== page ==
Justices Uphold HHS Language on Medicare Reimbursements
WASHINGTON — Though few likely noticed given the court’s overturning of Roe v. Wade, the Supreme Court also decided a highly technical case Friday regarding how the Department of Health and Human Services calculates a class of Medicare payments.
The 5-4 ruling in Becerra v. Empire Health Foundation stems from a 2004 decision by the department to change the way the agency calculated the annual reimbursement rate paid to hospitals by the Medicare program for treating low-income patients.
In doing so, it eliminated the word “covered” from 42 C.F.R. § 412.106(b)(2)(i), effectively amending HHS’ interpretation of the phrase “entitled to [Medicare]” in a subsection of the Medicare and Medicaid Act.
What seemed like a matter of simple editing actually had a profound effect on the way HHS calculates its reimbursement to certain hospitals.
Plaintiff Empire Health Foundation challenged the 2005 rule as part of a larger challenge to HHS’ calculation of its 2008 reimbursement.
Specifically, it challenged the department’s interpretation of the phrases “entitled to” and “eligible for” to mean all patients who qualify for Medicare or Medicaid, even if those programs did not pay the patients’ hospital bills.
The district court granted partial summary judgment for Empire based on a finding that HHS did not follow correct procedures under the Administrative Procedure Act because of numerous mistakes that occurred during the notice-and-comment process.
The 9th U.S. Circuit Court of Appeals later found the department did follow the APA, but it affirmed the lower court’s decision anyway, holding the new rule was based on an invalid interpretation of the Medicare statute.
It premised its ruling on the fact it had previously ruled that the relevant part of the law was unambiguous and not open to interpretation. But that decision created a conflict with other circuit courts that had approved the regulation that the Supreme Court had to resolve.
As explained in the opinion written by Justice Elena Kagan, once a person turns 65 or has received federal disability benefits for 24 months, they become “entitled” to benefits under Part A of Medicare.
Part A provides coverage for, among other things, inpatient hospital treatment.
Medicare pays hospitals a fixed rate for such treatment based on the patient’s diagnosis, regardless of the hospital’s actual cost and subject to certain adjustments.
One such adjustment is the “disproportionate share hospital” (DSH) adjustment, which provides higher-than-usual rates to hospitals that serve a higher-than-usual percentage of low-income patients.
To calculate the DSH adjustment, the Department of Health and Human Services adds together two statutorily described fractions: the Medicare fraction — which represents the proportion of a hospital’s Medicare patients who have low incomes — and the Medicaid fraction — which represents the proportion of a hospital’s total patients who are not entitled to Medicare and have low incomes.
Together those fractions produce the “disproportionate patient percentage,” which determines whether a hospital will receive a DSH adjustment, and how large it will be.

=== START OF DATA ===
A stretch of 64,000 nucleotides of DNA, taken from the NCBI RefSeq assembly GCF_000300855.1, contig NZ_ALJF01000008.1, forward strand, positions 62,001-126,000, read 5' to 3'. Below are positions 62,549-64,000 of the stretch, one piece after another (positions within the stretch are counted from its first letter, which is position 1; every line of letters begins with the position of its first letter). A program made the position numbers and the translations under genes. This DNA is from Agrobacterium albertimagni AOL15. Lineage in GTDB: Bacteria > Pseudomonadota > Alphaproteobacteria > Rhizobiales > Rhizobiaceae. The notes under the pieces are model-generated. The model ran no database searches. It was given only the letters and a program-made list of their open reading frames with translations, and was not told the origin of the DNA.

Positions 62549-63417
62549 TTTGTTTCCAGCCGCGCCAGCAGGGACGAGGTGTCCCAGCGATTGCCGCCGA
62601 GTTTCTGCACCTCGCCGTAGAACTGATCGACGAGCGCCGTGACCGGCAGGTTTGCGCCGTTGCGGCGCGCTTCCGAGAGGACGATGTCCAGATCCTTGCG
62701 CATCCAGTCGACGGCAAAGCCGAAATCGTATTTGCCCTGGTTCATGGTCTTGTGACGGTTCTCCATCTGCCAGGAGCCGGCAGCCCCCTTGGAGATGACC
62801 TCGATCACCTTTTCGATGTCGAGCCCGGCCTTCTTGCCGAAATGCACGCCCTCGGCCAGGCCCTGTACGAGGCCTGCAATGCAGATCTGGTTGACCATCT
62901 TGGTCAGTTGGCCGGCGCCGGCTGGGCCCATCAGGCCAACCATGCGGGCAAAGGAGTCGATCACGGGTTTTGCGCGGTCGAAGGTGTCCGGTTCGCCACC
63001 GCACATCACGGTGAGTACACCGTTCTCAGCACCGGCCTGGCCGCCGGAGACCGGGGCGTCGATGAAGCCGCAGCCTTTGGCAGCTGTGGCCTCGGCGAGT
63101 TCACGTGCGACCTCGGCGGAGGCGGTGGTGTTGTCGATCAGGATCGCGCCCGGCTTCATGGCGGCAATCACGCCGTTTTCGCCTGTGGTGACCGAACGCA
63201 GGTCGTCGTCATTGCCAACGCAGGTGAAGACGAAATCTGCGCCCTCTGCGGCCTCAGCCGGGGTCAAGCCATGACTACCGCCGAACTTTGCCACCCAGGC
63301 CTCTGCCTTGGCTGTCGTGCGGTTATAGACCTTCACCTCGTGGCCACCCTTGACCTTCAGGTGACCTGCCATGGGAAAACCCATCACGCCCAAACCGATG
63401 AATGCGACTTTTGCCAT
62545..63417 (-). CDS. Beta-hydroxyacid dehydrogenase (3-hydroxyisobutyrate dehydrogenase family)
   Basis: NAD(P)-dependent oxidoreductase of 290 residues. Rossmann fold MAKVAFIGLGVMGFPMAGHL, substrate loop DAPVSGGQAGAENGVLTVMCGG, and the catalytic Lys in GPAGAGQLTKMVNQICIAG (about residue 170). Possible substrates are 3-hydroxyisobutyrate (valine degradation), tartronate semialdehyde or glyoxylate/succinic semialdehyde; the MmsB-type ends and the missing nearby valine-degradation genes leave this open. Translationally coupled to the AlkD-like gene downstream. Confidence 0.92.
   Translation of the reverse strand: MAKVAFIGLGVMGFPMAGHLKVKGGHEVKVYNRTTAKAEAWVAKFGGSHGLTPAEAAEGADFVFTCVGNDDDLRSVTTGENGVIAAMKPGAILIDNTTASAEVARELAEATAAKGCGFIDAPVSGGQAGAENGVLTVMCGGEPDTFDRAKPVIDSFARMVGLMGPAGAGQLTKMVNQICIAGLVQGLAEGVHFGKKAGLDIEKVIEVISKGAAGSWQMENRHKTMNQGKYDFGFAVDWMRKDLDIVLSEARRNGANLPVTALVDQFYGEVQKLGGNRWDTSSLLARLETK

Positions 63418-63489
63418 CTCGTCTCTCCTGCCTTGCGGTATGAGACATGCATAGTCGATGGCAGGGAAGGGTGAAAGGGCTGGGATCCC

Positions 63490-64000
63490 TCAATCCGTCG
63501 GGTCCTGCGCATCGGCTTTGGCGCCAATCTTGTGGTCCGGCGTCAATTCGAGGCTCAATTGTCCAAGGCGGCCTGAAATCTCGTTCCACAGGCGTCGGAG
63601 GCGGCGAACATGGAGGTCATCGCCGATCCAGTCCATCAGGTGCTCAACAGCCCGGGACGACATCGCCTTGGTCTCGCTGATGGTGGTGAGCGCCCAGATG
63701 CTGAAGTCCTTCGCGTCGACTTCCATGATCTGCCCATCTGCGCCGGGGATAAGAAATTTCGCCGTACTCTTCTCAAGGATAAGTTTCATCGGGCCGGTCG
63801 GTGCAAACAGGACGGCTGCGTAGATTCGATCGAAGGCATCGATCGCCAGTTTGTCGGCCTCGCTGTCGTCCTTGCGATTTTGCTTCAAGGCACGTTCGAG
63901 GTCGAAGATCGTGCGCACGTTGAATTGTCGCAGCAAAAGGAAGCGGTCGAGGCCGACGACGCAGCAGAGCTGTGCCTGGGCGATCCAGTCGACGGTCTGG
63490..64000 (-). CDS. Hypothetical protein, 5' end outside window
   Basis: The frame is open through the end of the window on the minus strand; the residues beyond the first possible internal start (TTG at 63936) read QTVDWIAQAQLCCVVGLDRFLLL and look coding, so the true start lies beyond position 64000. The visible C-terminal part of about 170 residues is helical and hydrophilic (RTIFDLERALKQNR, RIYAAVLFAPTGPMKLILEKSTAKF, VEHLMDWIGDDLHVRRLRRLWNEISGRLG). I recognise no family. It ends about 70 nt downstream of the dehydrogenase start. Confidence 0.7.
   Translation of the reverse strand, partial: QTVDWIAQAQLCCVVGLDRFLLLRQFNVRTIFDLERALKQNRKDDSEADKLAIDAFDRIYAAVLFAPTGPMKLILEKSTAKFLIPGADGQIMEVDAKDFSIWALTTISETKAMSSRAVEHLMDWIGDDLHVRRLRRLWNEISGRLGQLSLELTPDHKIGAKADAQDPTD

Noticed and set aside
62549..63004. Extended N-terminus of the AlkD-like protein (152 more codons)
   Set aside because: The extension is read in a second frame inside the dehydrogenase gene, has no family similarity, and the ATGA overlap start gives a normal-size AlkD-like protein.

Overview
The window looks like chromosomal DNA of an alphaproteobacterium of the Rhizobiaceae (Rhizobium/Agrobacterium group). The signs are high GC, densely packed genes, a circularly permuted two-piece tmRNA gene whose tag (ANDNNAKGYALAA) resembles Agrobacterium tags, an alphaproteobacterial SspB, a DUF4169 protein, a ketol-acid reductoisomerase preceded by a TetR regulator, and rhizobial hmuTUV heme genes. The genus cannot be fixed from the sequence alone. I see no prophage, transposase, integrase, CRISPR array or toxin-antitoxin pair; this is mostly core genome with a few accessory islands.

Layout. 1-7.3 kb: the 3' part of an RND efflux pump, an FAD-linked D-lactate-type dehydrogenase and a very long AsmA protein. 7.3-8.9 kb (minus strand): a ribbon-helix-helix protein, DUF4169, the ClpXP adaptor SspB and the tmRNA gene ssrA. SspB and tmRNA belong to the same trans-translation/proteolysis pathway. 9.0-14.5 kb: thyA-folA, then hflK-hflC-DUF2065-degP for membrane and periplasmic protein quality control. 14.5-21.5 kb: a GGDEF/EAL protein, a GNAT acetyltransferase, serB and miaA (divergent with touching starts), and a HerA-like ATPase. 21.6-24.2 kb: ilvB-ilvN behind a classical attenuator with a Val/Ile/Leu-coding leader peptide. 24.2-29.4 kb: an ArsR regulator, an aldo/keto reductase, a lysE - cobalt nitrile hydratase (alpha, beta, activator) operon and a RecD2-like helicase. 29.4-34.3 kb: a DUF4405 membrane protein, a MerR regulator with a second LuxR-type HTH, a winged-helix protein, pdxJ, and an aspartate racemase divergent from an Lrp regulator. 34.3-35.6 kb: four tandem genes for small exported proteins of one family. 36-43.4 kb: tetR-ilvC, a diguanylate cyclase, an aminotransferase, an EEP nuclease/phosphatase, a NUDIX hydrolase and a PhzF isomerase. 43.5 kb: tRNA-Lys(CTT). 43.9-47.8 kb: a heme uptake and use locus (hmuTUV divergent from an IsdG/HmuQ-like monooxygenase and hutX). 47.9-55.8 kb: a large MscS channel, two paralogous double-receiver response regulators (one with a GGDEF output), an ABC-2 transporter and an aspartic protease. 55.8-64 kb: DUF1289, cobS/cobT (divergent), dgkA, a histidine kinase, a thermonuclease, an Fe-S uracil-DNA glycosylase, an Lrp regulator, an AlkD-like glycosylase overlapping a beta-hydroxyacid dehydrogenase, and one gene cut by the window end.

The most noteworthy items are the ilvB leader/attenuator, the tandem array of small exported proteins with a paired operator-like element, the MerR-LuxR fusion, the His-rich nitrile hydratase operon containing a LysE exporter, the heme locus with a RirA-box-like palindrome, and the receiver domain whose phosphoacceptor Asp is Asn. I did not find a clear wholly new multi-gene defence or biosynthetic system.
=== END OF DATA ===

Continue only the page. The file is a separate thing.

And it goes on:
During its deliberations, the 9th Circuit looked at the statute’s use of the phrases: “entitled to [Medicare Part A] benefits” and “eligible for [Medicaid] assistance,” and concluded the latter phrase to mean that a patient qualifies for Medicaid and the former phrase to mean that a patient has an absolute right to payment from Medicare.
Kagan disagreed, holding that in calculating the Medicare fraction, individuals “entitled to [Medicare Part A] benefits” are all those qualifying for the program, regardless of whether they receive Medicare payments for part or all of a hospital stay.
“Text, context and structure all support calculating the Medicare fraction HHS’ way,” she wrote. “In that fraction, individuals ‘entitled to [Medicare Part A] benefits’ are all those qualifying for the program, regardless of whether they are receiving Medicare payments for part or all of a hospital stay.
“That reading gives the ‘entitled’ phrase the same meaning it has throughout the Medicare statute. And it best implements the statute’s bifurcated framework by capturing low-income individuals in each of two distinct populations a hospital serves.”
Justice Brett Kavanaugh dissented, joined by Justices Samuel Alito, Neil Gorsuch and, for only the second time this term, Chief Justice John Roberts.
“Whatever HHS’ precise motivations for the 2004 change, we now must focus on the statutory text and HHS’ current interpretation of it,” he wrote. “To begin, both parties offer a dog’s breakfast of arguments about broad statutory purposes, real-world effects, surplusage, structure, consistent usage, inconsistent usage, agency deference, and the like. But this case is resolved by the most fundamental principle of statutory interpretation: Read the statute.”
Later, he sums up, “A patient was not entitled to have payment made by Medicare ‘for such days’ in the hospital if the patient by statute could not (and thus did not) have payment made by Medicare for those days — for example, because private insurance was already covering the patient’s care, or the patient had exhausted his Medicare benefits. Both statutory text and common sense point to that conclusion.
“HHS’ contrary interpretation boils down to the proposition that a patient can be simultaneously entitled and disentitled to have payment made by Medicare for a particular day in the hospital. That interpretation does not work,” Kavanaugh wrote. “And HHS’ misreading of the statute has significant real-world effects: It financially harms hospitals that serve low-income patients, thereby hamstringing those hospitals’ ability to provide needed care to low-income communities. In my view, HHS’ 2004 interpretation is not the best reading of this statutory reimbursement provision.”